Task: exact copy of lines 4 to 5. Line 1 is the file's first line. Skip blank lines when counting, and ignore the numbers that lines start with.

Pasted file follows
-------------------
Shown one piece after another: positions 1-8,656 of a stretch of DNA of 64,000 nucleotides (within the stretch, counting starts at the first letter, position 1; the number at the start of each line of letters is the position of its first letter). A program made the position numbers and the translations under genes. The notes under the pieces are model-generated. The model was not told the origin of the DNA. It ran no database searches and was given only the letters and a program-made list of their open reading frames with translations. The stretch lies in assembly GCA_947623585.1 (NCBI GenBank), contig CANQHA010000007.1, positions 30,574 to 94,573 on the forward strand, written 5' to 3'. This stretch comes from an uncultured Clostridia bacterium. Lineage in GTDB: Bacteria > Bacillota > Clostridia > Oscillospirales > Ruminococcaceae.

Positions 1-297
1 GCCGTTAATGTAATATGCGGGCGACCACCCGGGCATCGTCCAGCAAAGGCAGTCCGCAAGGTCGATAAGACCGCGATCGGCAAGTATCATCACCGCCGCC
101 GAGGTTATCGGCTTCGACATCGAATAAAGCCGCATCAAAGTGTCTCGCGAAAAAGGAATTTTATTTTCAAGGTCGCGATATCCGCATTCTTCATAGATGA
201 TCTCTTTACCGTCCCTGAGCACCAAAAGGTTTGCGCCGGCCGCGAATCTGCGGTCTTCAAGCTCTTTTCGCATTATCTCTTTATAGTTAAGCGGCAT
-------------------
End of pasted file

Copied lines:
101 GAGGTTATCGGCTTCGACATCGAATAAAGCCGCATCAAAGTGTCTCGCGAAAAAGGAATTTTATTTTCAAGGTCGCGATATCCGCATTCTTCATAGATGA
201 TCTCTTTACCGTCCCTGAGCACCAAAAGGTTTGCGCCGGCCGCGAATCTGCGGTCTTCAAGCTCTTTTCGCATTATCTCTTTATAGTTAAGCGGCAT